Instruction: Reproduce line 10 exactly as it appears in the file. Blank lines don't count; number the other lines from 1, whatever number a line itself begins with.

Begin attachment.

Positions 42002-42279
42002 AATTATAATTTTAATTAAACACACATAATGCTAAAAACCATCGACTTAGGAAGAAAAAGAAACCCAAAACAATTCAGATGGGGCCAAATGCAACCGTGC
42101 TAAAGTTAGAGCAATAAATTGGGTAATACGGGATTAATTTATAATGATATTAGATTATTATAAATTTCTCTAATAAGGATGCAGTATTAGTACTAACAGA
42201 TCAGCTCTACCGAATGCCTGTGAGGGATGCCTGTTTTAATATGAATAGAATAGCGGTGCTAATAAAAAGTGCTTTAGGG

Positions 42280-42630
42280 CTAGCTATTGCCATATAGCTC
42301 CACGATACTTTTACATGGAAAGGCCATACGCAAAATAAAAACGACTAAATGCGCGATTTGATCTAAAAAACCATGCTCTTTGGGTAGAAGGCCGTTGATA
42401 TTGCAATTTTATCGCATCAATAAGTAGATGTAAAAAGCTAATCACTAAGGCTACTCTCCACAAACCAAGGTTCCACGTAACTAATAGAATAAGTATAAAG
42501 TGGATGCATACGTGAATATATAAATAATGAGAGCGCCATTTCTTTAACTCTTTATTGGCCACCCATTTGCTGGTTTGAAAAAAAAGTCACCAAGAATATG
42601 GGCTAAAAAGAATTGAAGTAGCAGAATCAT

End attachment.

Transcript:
42601 GGCTAAAAAGAATTGAAGTAGCAGAATCAT